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April 11 2012

peterpur

My review of the Cregle iPen

As soon as i saw the iPen project on kickstarter, it was clear to me that i need one, so i supported the pen right away. It was my first kickstarter project, and i was quite excited when the package finally arrived, after month of waiting due to the Apple certification process for accessories. Would the pen be able to hold up with my expectations? 

Turns out: yes and no. It's better than expected, worse than hoped for. With this review (as you might have noticed already, i don't write many reviews) i want to explain this position. 

Executive summary

More than anything else, the iPen is a promise. It shows the potential of having a high-resolution pen digitizer with the iPad. It transforms the iPad into a serious work machine, one that i would not want to miss in my daily routine. As it is, the handling of the iPen as well as it's limitations make sure that the iPen shows this potential more than it can actually deliver on it's promise. In the end, i crave an iPad with a built-in precision pen digitizer. 

Still, for someone willing and able to cope with these limitations (which i will describe below), the iPen is posed to become a indispensable addition to the iPad. 

What is the iPen

The iPen is not one of these general-purpose iPad pens that mimic the capacitative qualities of the human finger. Instead, it uses it´s own digitizer that has to be plugged into the dock connector port and protudes a little above the surface of the iPad. The pen itself is an active, battery powered device that sends out (according to the web site) ultrasonic and infrared signals so that the digitizer plugged into the iPad can determine it's location on the screen. Because it is more or less impossible to write »drivers« for iOS devices, the position sensing works only in Apps that make use of Cregles iPen API. 

Developers who want their Apps to use the iPen have to incorporate the necessary libraries and calls into their Apps, and they have to change the Apps so that it works with the iPens slightly different interaction model. This means mainly discerning between finger input and pen input, but also eg. offering a possiblity to calibrate the pen. 

To this end, it's unclear whether the iPen will see widespread support by App developers. As i was writing this review, six Apps have a version available that supports the iPen, with five more apps promising to be released with an appropriate version in the near future (according to cregle.com). So far, i've only been using the iPen with the free version of GoodNotes, which is basically a rather simple sketchbook app. My favourite sketching app, Noteshelf, is on the »promised«-list, so i'll hold out for it. 

The good

As soon as i started using the iPen (after the obligatory calibration), it became clear that the resultion and tracking speed of this device is far superior to anything the built-in multitouch sensor of the iPad can offer. There is a noticable delay between writing and appearance on screen. At the moment, i cannot say whether its the result of sluggish App refresh, or if the process of getting the tracking data to the App just takes too long. The fascinating fact is that this delay does not result in data being lost, and subsequently being substituted by interpolation. The line that is drawn after a short delay mimics the movements i've executed quite precisely, and while it does take some time for the line to appear, it is exactly where it should be.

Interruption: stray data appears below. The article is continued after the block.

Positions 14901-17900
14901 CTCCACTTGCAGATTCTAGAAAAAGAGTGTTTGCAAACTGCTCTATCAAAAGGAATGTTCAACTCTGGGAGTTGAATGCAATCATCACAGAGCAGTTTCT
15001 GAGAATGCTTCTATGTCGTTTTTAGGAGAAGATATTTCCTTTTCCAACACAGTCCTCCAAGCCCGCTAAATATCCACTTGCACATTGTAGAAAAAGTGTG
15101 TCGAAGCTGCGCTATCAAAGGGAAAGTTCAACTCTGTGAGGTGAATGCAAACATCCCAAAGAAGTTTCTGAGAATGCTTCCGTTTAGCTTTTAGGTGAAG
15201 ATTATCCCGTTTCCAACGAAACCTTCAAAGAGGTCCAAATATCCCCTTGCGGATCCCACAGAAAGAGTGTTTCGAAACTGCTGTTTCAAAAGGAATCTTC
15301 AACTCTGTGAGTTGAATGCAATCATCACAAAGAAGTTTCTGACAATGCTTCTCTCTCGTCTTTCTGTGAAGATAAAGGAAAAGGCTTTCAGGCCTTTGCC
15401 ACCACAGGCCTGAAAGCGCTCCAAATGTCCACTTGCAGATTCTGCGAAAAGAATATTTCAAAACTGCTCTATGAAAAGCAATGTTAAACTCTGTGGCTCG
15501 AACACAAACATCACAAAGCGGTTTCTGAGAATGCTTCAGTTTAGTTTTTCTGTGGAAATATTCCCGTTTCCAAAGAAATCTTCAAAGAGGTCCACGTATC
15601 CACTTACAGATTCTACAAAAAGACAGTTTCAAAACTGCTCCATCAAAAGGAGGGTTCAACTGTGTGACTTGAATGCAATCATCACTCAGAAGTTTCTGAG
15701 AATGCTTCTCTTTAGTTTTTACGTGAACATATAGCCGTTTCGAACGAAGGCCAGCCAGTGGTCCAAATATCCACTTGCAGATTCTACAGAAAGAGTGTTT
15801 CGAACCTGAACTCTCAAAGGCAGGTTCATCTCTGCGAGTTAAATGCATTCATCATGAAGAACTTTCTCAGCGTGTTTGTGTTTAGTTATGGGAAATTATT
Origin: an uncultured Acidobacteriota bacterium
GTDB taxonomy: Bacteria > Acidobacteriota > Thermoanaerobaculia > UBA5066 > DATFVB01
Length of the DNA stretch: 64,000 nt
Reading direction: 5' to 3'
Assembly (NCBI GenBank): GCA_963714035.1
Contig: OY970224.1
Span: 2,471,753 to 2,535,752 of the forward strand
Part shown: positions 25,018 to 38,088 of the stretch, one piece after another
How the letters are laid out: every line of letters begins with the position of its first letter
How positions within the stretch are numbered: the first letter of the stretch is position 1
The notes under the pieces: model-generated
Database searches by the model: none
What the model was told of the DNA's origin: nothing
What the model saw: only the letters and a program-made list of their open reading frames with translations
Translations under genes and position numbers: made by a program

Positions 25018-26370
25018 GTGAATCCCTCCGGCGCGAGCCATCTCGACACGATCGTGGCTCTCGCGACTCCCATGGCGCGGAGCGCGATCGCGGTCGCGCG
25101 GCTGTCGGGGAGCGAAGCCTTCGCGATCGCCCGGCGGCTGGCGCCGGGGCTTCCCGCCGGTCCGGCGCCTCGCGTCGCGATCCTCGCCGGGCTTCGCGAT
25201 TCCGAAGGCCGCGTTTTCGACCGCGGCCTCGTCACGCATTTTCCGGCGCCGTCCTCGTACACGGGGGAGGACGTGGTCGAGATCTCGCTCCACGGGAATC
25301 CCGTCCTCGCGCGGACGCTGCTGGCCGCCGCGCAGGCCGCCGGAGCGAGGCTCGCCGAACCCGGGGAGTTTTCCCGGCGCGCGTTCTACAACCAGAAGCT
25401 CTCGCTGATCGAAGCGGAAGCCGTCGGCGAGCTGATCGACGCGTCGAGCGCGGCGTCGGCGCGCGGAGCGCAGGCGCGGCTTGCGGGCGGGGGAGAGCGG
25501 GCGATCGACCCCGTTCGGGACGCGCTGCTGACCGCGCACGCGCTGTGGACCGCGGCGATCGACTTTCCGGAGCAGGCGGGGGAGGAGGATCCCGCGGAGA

This means that producing any fine structures in drawing simply works. Handwriting works. A quickly drawn rectangle does not turn out to be a rounded rectangle. Cross-hatching is possible. You can start a line exactly where it meets the other line. That alone is a truely awesome experience, and i have filled pages and pages with idle doodles and nice sketches just probing this potential. 

One more goodie: once the software starts discerning between finger input and pen input, you can actually rest your hand on the screen. This is liberating for anyone who has used a capacitative pen, and it allows you to really sketch and draw in a natural way. Minor complaint here: you have to turn off the beloved four-finger swipes ("multi-tasking gestures" - Apple should let Apps disable them, so that the user does not have to). 

My verdict: more than worth the money, this is a game-changing experience, and i want more of it. If you stop reading this review now, take with you that a high-def pen digitizer is something the iPad really really needs. Let's hope Apple hears this. 



The bad^H^H^H less good

Unfortunately, this awesomeness comes at a price, a price that is ultimately connected to the technology chosen. It probably starts here: as far as i can judge, the part of the pen tracked is not the tip of the pen itself, it's the part that looks like a cage approx. 5mm above the tip. This means that the pen is extremely sensitive to tipping and tilting. If you hand the pen to somebody else (who will most likely hold it differently than you), she will experience a less-than-stellar performance with the line being drawn a couple of mm besides the tip of the pen. But even a single person ofthen has multiple different pen positions for sketching and drawing (eg. different for drawing long horizontal or vertical lines, or while crosshatching different directions), and this breaks the iPen digitizing precision. Also, sometimes i want to rotate the iPad like a piece of paper while sketching. All these things are a no-go, as the tilt of the pen has essentially to be stable all the time.